What is it that you want to be "safe to eavesdropping or even man-in-the-middle attacks"? Your password, or your data?
The title of your question refers specifically to authentication. MySQL does a reasonable job of protecting your password from eavesdroppers (it is not sent plaintext, and the use of a nonce defeats replay attacks). Citing MySQL protocol internals:
MySQL 4.1 and later
Remember that mysql.user.Password stores SHA1(SHA1(password))
- The server sends a random string (scramble) to the client
- the client calculates:
- stage1_hash = SHA1(password), using the password that the user has entered.
- token = SHA1(scramble + SHA1(stage1_hash)) XOR stage1_hash
- the client sends the token to the server
- the server calculates
- stage1_hash' = token XOR SHA1(scramble + mysql.user.Password)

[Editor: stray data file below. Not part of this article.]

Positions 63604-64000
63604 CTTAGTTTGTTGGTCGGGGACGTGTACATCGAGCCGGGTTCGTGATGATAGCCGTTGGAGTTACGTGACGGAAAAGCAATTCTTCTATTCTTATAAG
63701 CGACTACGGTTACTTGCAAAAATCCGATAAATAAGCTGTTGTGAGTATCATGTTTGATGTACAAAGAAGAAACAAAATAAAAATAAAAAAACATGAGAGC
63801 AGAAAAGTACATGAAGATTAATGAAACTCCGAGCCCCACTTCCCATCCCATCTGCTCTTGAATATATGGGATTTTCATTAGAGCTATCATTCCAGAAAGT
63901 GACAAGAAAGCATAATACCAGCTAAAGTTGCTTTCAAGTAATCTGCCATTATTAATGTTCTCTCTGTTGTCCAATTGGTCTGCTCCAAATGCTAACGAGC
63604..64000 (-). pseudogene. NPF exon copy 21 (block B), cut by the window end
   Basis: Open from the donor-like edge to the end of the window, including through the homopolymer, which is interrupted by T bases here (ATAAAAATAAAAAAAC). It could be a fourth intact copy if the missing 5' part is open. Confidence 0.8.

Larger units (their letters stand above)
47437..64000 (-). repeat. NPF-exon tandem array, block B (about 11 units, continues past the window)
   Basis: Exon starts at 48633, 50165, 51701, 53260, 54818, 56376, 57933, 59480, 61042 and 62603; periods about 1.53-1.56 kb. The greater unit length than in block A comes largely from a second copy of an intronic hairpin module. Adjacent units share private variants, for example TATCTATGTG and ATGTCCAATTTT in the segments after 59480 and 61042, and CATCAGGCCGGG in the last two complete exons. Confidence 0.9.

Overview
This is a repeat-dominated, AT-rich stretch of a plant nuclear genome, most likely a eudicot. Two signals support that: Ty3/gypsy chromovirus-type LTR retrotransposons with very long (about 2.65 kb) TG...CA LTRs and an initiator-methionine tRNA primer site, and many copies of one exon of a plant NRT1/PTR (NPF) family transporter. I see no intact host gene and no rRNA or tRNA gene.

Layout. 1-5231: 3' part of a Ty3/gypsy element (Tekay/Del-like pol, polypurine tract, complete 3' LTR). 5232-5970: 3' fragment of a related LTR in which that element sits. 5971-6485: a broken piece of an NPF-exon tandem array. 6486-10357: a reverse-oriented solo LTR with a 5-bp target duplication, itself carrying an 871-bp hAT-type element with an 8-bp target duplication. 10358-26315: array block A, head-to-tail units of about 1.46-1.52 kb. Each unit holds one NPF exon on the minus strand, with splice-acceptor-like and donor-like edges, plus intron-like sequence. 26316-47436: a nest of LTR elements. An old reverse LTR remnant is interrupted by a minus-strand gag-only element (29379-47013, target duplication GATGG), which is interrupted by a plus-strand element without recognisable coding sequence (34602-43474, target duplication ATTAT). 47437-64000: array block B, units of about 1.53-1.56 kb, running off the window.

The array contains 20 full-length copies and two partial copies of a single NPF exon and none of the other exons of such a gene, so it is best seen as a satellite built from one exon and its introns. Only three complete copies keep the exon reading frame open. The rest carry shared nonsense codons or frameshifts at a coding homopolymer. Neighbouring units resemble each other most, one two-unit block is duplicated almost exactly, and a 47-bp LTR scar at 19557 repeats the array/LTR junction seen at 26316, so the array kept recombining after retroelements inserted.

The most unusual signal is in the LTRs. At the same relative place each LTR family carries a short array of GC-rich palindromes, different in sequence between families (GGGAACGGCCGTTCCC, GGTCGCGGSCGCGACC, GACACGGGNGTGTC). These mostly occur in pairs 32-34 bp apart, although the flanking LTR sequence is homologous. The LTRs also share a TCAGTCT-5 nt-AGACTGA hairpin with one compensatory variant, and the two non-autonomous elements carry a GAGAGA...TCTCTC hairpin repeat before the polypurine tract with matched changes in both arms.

- the server compares SHA1(stage1_hash') and mysql.user.Password
- If they are the same, the password is okay.
(Note SHA1(A+B) is the SHA1 of the concatenation of A with B.)
This protocol fixes the flaw of the old one, neither snooping on the
wire nor mysql.user.Password are sufficient for a successful
connection. But when one has both mysql.user.Password and the
intercepted data on the wire, he has enough information to connect.
However, authenticated sessions continue in plaintext: an eavesdropper will be able to see all queries and results; and a MITM would be able to make alterations to the same. As stated in the manual:
By default, MySQL uses unencrypted connections between the client and the server. This means that someone with access to the network could watch all your traffic and look at the data being sent or received. They could even change the data while it is in transit between client and server.
Whilst you may not like the answer, SSL is the tool designed to defeat both data eavesdropping (how else can the communications be encrypted?) and MITM attacks (how else can either party verify that its peer is who it thinks it is?). Indeed, if the mysql client-server protocol alone defeated these threats then there would be no reason to use mysql over SSL (and thus it would be unlikely to be a supported configuration).